What does the Bible say about earthquakes? Not a lot, actually. The Bible knows about earthquakes, but the land of Israel is not located on a major fault-line between tectonic plates, so suffers only relatively minor earthquakes or tremors. The major fault line in the Middle East occurs further North, running, more or less, East and West on the border between Turkey and Syria, just where the latest terrible earthquake has struck.
As to the origin of earthquakes, the Bible is silent. The first mention of an earthquake is in the story of Elijah fleeing from the Lord to Mount Horeb (1 Kings 19.11-12). The Lord passes by the Mount; there is a hurricane, then an earthquake, then a fire, “but the Lord was not in the earthquake” (or the wind or the fire). Then God speaks “in a still, small voice”, or in a whisper, and tells Elijah what to do. The earthquake is just another one of the great forces of nature, reminding us of the awesome power of God.
We can speculate about why the Earth moves in this way, or indeed why there are any of these destructive forces in Nature. The first and greatest natural disaster of which the Bible speaks is of course Noah’s Flood. There are indeed hints, in this story, of the crust of the Earth breaking up. Children’s story books tell of the rain, falling for forty days and forty nights, but miss the beginning of the calamity: “On that day all the springs of the deep burst forth, and the floodgates of the heavens were opened. (Genesis 7.11). In other words, the crust of the Earth broke up, releasing vast quantities of water from below, not just rain from above. Is this the beginning of the crust of the Earth breaking up and moving?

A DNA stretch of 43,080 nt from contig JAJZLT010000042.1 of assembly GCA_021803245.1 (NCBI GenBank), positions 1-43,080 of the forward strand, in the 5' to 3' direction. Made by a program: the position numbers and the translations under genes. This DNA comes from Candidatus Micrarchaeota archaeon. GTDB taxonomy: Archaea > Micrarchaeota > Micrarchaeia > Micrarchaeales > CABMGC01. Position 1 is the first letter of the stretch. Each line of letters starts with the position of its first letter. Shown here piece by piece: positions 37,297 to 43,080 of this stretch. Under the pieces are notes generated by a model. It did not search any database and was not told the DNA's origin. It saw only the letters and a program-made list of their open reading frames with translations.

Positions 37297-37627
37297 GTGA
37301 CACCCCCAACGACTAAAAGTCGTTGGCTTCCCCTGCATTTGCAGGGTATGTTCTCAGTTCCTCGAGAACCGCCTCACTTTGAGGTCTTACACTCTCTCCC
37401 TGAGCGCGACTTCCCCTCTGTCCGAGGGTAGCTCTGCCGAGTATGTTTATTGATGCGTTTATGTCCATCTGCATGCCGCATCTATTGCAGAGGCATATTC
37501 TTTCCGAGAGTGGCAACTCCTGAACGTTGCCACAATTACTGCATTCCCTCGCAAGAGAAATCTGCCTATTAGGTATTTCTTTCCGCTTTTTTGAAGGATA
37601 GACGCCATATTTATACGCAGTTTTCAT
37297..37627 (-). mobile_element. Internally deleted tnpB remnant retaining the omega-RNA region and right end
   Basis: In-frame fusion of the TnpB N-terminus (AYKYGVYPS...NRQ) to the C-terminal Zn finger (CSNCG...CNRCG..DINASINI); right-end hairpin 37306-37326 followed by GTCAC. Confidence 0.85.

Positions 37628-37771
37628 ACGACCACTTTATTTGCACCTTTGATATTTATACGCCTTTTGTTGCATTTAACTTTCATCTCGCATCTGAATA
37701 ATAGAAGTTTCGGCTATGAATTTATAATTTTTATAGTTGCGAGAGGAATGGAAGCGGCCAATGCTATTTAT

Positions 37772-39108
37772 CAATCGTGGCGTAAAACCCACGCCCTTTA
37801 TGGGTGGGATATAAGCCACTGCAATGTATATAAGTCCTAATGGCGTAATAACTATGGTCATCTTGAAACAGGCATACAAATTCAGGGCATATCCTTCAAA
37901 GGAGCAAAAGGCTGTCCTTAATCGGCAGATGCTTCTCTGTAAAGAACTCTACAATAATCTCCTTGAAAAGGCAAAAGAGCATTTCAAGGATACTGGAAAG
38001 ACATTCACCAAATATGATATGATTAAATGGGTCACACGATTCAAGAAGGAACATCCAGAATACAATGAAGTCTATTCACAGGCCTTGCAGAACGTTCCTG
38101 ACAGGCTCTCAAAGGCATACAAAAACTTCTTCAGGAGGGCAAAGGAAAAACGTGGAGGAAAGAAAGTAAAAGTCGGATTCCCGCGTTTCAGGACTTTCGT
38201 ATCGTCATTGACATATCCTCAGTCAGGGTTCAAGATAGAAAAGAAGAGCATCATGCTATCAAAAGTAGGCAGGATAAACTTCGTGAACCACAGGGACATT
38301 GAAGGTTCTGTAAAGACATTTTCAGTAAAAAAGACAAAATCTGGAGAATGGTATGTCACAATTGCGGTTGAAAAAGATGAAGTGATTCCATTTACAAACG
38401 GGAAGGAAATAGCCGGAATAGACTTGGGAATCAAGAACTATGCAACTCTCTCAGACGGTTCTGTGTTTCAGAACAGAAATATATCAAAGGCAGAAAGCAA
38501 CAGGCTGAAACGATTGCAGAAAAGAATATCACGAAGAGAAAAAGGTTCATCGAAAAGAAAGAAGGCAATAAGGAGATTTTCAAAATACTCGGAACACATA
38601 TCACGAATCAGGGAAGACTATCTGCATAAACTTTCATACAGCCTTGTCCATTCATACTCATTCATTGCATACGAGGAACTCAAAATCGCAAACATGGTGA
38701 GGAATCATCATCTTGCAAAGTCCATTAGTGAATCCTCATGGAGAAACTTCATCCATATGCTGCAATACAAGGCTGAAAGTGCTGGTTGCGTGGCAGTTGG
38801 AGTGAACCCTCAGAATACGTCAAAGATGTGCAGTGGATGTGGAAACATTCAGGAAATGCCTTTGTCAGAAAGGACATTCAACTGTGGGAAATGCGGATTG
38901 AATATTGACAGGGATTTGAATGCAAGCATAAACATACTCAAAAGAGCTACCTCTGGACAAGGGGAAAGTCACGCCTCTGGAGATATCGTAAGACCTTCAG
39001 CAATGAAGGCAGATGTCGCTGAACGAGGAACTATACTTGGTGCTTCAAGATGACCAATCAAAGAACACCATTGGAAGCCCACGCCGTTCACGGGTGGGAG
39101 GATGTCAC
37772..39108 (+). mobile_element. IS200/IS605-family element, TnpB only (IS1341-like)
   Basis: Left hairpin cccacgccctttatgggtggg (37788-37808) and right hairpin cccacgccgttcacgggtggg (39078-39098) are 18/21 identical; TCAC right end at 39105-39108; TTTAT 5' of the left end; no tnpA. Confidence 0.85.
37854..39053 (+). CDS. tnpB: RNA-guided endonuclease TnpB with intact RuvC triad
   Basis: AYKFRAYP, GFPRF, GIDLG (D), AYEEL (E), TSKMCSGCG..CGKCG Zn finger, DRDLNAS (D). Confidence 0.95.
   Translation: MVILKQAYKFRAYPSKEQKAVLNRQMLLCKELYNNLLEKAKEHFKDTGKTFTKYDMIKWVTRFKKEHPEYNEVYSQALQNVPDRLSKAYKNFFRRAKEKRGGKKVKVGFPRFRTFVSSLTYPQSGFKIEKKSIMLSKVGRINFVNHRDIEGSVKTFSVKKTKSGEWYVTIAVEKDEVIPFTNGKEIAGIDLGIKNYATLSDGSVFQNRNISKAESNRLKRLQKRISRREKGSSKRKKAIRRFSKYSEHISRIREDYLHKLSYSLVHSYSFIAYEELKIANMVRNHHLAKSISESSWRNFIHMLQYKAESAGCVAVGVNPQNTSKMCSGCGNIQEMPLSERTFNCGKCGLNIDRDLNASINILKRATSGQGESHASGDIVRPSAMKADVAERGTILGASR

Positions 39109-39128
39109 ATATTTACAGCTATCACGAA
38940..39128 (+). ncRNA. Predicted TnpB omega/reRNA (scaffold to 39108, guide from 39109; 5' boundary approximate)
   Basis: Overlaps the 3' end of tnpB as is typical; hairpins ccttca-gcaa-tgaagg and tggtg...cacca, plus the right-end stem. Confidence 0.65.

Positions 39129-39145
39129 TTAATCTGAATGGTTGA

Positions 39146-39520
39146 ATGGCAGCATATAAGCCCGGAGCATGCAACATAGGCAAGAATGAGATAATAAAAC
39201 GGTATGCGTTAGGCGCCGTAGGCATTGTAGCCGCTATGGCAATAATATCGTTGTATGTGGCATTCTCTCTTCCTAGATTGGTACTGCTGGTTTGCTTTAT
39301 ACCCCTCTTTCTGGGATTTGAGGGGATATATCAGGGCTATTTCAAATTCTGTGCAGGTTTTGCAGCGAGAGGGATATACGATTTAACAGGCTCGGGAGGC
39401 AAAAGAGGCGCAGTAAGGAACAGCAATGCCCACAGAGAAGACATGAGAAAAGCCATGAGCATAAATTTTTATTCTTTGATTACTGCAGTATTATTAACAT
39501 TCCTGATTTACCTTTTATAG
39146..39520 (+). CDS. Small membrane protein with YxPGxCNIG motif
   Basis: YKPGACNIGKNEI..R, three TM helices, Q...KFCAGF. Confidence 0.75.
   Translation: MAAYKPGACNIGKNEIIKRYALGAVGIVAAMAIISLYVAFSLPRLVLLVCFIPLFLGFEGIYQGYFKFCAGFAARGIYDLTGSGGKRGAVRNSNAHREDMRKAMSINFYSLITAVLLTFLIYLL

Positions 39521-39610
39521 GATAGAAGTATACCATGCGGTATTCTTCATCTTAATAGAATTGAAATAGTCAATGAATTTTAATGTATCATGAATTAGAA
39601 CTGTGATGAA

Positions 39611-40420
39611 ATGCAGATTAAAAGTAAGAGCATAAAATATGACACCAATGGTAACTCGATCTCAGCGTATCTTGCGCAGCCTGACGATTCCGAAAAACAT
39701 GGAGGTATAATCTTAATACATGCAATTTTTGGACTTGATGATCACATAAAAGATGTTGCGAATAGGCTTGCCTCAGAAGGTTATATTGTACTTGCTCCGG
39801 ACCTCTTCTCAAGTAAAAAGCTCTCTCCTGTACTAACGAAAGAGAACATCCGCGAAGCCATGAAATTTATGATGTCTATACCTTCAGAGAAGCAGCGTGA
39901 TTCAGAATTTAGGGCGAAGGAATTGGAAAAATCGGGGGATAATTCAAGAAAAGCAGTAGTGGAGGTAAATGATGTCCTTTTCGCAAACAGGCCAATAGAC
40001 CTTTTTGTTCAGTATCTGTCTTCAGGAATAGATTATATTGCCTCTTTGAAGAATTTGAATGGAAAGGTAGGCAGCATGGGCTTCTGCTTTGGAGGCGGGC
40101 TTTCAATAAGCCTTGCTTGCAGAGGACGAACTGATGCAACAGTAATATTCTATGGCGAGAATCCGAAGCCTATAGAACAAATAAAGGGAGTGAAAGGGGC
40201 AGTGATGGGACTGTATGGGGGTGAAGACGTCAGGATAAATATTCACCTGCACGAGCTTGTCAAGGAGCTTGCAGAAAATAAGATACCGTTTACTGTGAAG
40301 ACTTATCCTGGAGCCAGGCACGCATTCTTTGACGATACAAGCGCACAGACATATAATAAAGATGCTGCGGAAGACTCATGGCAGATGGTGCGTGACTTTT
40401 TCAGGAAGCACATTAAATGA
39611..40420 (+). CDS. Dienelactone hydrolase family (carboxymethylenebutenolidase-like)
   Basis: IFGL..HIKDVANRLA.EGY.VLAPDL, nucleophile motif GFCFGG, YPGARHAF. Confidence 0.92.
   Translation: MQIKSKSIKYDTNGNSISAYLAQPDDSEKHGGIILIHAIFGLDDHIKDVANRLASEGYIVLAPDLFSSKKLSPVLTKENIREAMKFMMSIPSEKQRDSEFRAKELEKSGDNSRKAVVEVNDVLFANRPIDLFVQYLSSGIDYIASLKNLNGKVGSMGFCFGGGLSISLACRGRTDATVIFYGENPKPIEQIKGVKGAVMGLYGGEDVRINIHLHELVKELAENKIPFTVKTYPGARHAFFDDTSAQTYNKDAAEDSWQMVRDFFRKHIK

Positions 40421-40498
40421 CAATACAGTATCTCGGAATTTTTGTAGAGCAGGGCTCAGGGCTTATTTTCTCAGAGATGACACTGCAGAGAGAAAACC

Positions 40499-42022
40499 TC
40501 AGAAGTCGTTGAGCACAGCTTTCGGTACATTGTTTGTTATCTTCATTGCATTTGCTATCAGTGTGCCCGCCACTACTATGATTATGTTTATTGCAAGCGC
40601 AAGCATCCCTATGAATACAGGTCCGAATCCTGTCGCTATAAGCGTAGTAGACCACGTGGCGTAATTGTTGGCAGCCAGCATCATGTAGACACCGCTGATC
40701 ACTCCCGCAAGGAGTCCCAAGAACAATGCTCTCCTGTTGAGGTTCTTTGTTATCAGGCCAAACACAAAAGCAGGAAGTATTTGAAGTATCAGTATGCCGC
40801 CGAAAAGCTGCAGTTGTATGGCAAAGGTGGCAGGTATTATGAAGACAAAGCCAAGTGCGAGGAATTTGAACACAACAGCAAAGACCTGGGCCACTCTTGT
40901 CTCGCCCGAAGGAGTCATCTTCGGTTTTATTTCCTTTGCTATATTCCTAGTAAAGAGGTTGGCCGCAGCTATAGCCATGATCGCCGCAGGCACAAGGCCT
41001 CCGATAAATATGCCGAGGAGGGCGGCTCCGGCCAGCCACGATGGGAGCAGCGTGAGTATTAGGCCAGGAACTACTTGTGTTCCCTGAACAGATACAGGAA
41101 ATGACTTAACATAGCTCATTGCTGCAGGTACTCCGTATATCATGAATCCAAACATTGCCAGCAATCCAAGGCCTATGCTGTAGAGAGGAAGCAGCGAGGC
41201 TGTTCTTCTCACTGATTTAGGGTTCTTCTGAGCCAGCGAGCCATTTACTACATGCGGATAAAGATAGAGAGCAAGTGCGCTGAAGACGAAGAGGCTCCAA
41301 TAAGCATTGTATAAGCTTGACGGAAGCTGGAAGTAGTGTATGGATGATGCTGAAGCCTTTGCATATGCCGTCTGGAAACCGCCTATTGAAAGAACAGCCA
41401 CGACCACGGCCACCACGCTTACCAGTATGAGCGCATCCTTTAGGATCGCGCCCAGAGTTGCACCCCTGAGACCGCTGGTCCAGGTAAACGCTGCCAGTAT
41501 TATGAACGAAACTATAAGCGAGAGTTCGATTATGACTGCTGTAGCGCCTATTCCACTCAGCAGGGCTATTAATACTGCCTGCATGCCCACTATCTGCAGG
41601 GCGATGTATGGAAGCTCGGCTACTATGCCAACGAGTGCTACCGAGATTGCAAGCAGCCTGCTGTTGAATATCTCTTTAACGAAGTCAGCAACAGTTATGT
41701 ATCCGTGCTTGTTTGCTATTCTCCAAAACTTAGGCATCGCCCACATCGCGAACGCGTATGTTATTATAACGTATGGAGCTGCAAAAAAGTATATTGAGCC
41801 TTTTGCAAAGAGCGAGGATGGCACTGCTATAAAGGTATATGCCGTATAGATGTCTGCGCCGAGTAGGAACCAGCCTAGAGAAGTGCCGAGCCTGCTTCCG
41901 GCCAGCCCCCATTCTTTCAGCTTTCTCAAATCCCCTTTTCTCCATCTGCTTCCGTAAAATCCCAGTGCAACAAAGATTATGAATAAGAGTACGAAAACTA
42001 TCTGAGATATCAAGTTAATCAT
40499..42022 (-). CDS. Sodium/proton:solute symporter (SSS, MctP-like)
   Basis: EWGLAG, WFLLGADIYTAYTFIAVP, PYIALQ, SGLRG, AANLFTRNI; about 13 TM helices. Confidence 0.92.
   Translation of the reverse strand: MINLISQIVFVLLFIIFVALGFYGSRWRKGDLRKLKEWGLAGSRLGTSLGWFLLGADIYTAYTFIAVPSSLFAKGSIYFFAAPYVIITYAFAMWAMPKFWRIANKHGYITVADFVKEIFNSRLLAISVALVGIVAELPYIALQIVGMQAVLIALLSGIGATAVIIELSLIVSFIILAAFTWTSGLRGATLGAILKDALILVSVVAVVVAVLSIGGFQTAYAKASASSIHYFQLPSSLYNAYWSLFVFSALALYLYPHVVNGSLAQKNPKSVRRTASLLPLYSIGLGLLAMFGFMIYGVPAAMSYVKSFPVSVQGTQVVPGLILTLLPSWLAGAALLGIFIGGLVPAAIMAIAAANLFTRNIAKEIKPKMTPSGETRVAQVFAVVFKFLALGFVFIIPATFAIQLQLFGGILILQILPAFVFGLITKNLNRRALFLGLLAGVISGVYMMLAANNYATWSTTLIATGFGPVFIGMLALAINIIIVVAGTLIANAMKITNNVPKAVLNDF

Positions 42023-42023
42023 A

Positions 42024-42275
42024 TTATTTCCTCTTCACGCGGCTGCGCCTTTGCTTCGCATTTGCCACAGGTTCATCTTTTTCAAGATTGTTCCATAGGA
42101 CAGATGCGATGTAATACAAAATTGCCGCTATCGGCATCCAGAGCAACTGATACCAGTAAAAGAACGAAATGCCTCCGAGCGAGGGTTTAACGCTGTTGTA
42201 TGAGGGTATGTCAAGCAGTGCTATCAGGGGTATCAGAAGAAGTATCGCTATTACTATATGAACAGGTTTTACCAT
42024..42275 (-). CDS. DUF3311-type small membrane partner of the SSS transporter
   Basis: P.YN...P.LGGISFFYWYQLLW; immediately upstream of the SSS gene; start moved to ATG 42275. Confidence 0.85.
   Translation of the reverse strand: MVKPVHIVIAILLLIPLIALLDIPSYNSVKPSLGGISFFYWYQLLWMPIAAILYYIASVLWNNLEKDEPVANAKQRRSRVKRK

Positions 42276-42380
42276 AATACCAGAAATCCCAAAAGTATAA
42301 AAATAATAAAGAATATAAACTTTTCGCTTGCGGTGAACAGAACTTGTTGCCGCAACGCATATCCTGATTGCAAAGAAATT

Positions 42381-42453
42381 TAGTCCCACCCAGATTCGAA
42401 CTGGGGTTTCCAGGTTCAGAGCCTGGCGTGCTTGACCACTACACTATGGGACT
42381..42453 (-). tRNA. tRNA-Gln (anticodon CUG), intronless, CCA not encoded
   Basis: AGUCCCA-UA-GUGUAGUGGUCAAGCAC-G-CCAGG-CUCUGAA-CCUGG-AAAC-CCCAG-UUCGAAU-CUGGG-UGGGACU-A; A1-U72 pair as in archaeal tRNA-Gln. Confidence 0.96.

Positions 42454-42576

However that may be, the Bible does not comment further on the nature or purpose of earthquakes, but they go on occurring. There was a notable one in the days of Uzziah the king. (Amos 1.1 and Zechariah 14.5.) Strangely, Matthew mentions earth tremors in the stories of the crucifixion and resurrection of Jesus, without commenting further on them. (Matthew 27.51-54, 28.2.) Otherwise, earthquakes are simply included in the lists of natural disasters that will affect the earth in the last days. (Matthew 24.7, Revelation 6.12, 16.18.)
Perhaps what we need to hear in the face of the present Turkish disaster is the word about the earthquake in the story of Elijah on Mount Horeb: ‘but the Lord was not in the earthquake.’ (1 Kings 19.11.) In other words, God is not saying anything to us in particular about the present earthquake, any more than he was speaking to Elijah about it in his. But the Lord is still speaking to us, in ‘a still, small voice’. It is the same still, small voice in which he is always speaking to us, if we will listen to it. It is a word reminding us that we are not immortal, that our lives can be cut short at any time by all sorts of natural events, great and small: diseases, earthquakes, famines, accidents of all sorts, everyday happenings as much as world-shaking ones.
That word is simply, “Prepare to meet your God.”